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The Haitian Revolution
It is impossible to understand capitalism without analyzing slavery, an institution that tied together three world regions: Europe, the Americas, and Africa. The exploitation of slave labor led to a form of proto-globalization in which violence was indispensable to the production of wealth. Slavery also gave rise to a culture centered on the maximization of profit, one that disregarded the exploited slave laborers, who were not considered human beings but turned into mere things owned by masters who would also own the slaves’ descendants. Against the background of this expanding circulation of capital and slave labor, the first revolution in Latin America took place: the Haitian Revolution, which began in 1791 and culminated with Haiti’s declaration of independence in 1804. In addition to being the first, this revolution was also the most radical and original, and perhaps for this very reason the most forcefully repressed. Taking the Haitian Revolution as a paradigmatic case, Grüner shows that modernity is not a linear evolution from the center to the periphery but rather a co-production developed in the context of highly unequal power relations where extreme forms of conquest and exploitation were an essential part of capital accumulation. He also shows that the Haitian Revolution opened up a path to a different kind of modernity, a ‘counter-modernity,’ a path on which Latin America and the Caribbean have travelled ever since.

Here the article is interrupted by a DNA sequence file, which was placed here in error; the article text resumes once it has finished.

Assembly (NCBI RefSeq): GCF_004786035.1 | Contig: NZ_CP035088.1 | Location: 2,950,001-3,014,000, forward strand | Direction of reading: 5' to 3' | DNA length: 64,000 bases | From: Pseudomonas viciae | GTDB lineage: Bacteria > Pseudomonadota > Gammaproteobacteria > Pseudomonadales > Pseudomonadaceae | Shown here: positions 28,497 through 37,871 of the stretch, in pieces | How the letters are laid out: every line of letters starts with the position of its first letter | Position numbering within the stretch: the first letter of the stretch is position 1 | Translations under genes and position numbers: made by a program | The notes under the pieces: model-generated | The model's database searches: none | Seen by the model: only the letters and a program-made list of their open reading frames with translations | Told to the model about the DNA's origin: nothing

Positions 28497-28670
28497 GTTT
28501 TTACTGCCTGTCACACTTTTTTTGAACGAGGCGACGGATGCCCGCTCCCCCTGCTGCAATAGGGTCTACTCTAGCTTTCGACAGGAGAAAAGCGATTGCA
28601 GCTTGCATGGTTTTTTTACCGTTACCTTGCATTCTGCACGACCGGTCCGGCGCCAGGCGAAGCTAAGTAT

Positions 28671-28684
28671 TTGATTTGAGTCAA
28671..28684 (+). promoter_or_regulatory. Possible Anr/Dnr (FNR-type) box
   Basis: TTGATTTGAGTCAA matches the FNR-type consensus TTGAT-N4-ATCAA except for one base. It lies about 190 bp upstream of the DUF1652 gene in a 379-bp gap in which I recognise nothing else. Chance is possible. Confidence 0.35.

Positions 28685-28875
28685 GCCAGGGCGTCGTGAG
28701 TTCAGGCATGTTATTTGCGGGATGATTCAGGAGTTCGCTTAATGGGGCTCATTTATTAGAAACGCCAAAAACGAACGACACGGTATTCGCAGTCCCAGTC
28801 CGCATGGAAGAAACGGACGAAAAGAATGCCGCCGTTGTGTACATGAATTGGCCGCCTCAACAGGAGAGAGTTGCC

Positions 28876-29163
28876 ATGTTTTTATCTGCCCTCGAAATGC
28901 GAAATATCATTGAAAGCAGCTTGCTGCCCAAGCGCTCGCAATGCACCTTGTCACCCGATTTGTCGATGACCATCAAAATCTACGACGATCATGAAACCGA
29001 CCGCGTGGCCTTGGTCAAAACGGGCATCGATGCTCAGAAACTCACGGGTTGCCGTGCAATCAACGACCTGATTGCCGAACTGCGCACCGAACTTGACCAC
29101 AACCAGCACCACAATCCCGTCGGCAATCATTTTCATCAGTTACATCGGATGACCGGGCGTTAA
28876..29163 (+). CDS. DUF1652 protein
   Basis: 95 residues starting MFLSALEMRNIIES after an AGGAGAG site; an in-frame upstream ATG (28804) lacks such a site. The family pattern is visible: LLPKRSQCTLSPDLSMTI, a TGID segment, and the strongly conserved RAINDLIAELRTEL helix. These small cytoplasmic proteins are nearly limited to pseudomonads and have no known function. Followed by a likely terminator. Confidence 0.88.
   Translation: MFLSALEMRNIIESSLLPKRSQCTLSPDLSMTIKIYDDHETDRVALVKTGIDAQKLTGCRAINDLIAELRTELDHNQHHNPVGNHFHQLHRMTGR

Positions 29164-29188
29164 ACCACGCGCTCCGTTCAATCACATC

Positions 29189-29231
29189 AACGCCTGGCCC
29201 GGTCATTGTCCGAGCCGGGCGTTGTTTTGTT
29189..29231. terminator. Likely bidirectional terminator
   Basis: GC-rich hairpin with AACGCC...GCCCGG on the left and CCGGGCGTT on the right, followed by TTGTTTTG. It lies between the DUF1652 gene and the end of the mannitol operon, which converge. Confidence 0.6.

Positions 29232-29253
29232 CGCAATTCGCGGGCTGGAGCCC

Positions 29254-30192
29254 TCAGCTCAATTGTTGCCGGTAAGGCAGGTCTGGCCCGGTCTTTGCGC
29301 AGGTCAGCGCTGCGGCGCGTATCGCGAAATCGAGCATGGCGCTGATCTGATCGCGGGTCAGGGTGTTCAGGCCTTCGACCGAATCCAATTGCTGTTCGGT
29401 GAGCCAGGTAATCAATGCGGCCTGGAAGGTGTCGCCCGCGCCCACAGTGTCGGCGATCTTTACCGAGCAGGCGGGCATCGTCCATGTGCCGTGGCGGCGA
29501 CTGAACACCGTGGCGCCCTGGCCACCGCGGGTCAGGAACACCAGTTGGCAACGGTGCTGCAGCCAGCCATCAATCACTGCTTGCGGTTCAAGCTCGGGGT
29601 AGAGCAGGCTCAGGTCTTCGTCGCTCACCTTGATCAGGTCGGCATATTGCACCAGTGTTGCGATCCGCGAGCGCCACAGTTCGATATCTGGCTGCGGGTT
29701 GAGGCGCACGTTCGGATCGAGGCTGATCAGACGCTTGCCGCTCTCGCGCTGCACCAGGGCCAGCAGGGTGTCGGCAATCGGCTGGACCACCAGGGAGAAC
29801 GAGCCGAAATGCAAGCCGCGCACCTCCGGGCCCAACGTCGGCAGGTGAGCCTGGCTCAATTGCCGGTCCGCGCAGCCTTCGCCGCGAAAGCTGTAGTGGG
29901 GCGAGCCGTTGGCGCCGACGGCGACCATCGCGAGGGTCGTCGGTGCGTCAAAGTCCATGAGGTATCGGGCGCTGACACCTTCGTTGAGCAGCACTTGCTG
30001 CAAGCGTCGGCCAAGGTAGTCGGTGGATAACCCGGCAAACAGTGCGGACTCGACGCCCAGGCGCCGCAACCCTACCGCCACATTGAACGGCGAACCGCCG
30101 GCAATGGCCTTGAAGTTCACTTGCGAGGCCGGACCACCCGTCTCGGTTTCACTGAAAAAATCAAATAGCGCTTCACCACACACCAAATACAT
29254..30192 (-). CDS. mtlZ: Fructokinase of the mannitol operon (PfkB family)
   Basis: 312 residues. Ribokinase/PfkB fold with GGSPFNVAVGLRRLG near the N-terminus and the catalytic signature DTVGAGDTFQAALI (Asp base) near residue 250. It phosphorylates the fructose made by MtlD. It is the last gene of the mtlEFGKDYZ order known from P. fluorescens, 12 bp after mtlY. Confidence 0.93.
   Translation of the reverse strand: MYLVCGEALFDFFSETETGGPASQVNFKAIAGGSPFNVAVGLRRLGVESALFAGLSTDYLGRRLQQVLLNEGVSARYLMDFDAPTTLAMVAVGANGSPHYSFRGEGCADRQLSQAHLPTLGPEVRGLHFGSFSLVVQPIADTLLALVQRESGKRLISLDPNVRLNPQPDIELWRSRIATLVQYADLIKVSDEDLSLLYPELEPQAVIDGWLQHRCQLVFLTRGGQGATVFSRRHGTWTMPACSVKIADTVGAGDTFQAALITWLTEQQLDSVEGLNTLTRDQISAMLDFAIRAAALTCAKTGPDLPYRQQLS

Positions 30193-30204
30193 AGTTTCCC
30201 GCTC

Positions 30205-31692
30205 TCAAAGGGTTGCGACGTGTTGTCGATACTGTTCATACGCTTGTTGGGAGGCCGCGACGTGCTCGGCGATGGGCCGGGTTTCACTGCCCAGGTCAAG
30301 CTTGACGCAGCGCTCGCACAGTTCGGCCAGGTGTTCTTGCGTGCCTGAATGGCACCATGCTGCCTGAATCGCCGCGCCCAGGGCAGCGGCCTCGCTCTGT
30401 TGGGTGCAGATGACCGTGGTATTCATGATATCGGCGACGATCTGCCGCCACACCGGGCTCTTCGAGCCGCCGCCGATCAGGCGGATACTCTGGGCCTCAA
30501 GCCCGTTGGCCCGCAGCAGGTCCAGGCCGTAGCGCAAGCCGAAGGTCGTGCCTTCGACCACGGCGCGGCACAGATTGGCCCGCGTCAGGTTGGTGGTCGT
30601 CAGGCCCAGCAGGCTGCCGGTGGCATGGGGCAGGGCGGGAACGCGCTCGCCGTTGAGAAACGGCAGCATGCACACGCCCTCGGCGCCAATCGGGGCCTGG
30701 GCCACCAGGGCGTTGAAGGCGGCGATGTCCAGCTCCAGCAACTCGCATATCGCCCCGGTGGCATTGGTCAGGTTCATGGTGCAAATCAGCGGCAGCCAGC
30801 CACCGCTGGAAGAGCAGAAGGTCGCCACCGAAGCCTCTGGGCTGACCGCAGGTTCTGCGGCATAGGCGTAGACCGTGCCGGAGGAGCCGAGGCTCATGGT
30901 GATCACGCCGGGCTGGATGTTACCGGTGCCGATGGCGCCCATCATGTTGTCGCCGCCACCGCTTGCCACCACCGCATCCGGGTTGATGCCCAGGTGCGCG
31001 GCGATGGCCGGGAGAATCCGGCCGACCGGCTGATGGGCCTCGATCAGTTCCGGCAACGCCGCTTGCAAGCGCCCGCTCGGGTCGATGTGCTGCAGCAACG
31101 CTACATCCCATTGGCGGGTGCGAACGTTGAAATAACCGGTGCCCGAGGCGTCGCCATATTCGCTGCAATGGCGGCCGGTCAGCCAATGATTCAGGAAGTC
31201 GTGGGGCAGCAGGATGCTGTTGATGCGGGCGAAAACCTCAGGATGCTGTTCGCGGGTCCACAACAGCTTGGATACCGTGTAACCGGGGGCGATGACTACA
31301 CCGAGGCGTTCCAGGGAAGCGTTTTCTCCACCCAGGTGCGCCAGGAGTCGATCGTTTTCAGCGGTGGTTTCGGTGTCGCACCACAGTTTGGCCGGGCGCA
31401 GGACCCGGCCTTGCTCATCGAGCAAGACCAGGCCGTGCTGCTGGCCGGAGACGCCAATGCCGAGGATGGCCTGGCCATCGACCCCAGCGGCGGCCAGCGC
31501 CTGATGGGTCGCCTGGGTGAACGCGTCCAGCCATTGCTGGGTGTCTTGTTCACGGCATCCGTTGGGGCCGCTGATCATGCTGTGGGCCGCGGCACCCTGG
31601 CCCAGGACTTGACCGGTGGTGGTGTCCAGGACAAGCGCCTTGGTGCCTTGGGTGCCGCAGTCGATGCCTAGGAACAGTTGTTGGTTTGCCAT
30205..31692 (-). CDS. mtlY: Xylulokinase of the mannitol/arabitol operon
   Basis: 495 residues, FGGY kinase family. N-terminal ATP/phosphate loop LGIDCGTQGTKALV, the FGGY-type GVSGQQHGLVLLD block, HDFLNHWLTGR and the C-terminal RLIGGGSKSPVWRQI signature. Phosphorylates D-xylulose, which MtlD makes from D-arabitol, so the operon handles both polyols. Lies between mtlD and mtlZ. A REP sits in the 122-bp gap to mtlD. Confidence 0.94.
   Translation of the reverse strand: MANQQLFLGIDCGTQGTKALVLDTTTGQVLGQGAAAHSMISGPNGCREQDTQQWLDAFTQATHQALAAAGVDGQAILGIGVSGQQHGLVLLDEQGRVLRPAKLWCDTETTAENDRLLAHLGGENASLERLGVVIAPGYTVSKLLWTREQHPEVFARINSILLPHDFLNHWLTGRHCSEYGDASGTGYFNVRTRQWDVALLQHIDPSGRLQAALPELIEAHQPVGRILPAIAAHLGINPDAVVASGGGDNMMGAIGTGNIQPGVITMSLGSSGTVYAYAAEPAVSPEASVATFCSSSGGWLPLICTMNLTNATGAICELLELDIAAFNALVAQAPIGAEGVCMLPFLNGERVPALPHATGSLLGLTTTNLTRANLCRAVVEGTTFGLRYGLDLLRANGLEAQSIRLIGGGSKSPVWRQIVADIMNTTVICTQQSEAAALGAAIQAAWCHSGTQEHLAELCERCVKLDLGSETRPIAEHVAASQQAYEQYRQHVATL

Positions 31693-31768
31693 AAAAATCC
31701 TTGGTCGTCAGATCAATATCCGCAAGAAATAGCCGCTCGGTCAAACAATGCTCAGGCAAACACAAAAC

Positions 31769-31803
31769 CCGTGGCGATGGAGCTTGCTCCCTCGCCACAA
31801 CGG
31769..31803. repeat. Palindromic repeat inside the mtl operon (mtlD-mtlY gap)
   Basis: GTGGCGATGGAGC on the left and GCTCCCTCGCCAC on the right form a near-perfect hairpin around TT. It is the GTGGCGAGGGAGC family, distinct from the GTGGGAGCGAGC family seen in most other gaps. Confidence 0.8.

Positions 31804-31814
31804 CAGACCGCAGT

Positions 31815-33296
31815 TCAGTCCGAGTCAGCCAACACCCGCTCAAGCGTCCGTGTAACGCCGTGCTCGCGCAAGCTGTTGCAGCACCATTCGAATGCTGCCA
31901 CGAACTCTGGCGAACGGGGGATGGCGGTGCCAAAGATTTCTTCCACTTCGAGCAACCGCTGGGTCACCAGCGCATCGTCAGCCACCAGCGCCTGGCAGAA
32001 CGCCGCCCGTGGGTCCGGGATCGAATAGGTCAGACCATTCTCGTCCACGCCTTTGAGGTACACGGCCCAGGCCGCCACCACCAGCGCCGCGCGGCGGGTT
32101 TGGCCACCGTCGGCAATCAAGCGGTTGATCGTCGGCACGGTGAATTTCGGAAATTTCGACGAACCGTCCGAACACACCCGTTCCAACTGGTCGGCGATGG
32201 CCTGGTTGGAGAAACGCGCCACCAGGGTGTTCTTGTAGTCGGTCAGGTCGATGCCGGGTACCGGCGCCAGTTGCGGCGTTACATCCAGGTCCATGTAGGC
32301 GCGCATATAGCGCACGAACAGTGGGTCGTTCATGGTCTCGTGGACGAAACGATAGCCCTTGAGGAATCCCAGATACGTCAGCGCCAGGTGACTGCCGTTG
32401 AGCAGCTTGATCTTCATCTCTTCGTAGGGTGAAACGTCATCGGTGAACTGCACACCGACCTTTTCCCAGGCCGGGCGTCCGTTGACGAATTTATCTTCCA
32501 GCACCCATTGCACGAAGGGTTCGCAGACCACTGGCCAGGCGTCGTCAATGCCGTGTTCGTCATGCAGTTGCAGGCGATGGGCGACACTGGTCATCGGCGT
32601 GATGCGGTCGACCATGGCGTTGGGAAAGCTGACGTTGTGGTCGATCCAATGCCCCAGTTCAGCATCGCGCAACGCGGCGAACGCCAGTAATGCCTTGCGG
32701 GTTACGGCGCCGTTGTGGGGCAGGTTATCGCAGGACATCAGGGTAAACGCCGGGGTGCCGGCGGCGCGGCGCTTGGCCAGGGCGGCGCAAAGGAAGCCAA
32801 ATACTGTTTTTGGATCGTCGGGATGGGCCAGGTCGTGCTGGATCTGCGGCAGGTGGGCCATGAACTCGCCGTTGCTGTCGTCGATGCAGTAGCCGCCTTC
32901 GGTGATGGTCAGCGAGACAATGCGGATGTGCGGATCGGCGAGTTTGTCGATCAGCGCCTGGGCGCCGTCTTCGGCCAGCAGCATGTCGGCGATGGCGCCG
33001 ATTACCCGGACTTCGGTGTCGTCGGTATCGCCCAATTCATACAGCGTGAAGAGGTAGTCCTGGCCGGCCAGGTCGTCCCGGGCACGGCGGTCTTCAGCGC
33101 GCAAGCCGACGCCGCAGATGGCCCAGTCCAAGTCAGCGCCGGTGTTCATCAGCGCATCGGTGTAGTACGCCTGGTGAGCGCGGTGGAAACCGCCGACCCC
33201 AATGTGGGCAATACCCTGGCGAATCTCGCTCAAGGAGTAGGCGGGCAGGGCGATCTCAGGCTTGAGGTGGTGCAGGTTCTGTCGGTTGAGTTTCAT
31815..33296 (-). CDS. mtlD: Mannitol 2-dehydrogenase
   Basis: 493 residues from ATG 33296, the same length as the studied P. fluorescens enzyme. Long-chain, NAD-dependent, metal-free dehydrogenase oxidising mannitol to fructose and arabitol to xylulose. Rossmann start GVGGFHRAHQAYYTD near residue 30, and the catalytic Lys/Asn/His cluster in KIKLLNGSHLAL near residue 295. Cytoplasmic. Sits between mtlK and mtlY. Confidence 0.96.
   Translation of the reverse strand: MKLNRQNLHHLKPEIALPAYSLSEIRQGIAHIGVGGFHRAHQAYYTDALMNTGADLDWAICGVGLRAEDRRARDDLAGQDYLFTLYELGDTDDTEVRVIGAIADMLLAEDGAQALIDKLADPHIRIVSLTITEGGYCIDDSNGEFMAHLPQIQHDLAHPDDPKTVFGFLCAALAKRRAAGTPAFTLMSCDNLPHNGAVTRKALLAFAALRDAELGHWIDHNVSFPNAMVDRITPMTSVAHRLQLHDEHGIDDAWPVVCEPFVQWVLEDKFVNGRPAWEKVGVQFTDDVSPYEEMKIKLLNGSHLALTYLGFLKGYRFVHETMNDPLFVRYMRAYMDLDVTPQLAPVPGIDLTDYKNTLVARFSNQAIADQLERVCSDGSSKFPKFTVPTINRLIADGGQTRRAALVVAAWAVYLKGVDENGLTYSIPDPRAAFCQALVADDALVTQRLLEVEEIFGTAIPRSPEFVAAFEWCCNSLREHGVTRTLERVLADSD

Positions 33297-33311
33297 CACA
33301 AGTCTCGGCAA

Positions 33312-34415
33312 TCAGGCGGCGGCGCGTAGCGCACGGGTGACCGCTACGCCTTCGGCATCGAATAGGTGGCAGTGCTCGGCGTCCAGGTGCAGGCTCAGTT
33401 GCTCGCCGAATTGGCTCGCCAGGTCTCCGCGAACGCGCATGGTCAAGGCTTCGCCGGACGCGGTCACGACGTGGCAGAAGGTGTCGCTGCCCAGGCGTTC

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Auteur: Gruner, Eduardo Jaar: 2019 ISBN: 9781509535484 Pagina's: 264 Taal: English Uitgever: Polity Press Uitgever stad: Cambridge